Against Oliver Gussenberg of Germany he used a standing morote-seoi-nage which is not his preferred approach (normally he drops). Against Miguel Albarracin of Argentina he used uchimata sukashi, sidestepping his opponent for ippon.He was peaking as he went into the 2004 Athens Olympics and it showed in his brilliant performance where he displayed an ever increasing range of techniques. He had an easy first round match, against a player from the Dominican Republic whom he threw with uchimata and morote-seoi-nage.In the World Championships that year, Nomura lost a well-fought match against World Champion Anis Lounifi of Tunisia but bounced back to win a bronze medal. He ended the year on a high winning the 2003 Tournoi de Paris (now Paris Grand Slam).His semi-final opponent was the unorthodox Mongolian Khashbaatar Tsagaanbaatar (who would in 2009 become the first World Champion from Mongolia). Nomura may be a very classical fighter but he is well-equipped to handle unorthodox opponents, as he showed when he thwarted the Mongolian’s pick-up attempt with a driving ouchi-gari for ippon.After his success in the 2000 Sydney Olympics Tadahiro Nomura disappeared once again and would re-emerge only in 2003. His first international tournament then was the 2003 Warsaw World Cup where he failed to get any medal (he lost the bronze match to Kenji Uematsu of Spain). This happened in 2004 on a historic day.Nomura’s final bout was against another unorthodox player, Nestor Khergiani of Georgia. These were the days when leg grabs and pick-ups were allowed so Nomura played a cautious, tactical game. Rather than expose himself to a pick-up he did just enough to force his opponent to accrue penalties and at the end of the match, his opponents had more penalties than he. It was a tactical win but a win’s a win and Nomura had achieved something no other player had ever done before (and might not ever be equaled).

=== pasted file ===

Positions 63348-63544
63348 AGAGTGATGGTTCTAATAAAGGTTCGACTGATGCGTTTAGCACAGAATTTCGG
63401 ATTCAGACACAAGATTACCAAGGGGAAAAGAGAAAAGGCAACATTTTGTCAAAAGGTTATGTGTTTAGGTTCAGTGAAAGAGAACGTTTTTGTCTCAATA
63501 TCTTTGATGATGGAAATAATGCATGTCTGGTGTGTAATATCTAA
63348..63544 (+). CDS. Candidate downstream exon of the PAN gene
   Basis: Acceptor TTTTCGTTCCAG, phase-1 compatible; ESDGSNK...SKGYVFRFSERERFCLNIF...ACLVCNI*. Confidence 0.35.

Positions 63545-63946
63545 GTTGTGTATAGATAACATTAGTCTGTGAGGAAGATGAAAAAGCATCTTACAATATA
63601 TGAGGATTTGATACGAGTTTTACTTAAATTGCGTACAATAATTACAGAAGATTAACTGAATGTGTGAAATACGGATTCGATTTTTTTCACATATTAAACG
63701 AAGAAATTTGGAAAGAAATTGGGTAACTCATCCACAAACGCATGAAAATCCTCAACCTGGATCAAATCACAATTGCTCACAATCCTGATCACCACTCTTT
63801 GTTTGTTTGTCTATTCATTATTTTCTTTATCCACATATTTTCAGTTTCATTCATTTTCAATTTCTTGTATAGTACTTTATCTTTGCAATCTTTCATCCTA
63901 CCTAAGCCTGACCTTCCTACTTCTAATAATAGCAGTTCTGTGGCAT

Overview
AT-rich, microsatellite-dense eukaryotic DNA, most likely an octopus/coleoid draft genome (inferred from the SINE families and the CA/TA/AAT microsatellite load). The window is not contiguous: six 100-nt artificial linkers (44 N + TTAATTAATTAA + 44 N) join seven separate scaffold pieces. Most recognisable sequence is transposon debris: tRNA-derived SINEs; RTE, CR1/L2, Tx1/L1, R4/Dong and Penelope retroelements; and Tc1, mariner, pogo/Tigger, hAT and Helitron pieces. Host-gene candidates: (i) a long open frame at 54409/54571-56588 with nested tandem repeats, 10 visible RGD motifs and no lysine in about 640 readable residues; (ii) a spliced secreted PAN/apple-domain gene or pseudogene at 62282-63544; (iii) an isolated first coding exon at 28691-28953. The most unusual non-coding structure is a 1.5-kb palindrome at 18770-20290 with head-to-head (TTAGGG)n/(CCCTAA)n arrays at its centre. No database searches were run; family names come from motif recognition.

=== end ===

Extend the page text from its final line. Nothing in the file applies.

Historic day in 2004: Tadahiro Nomura’s third Olympic Gold in 2004 Athens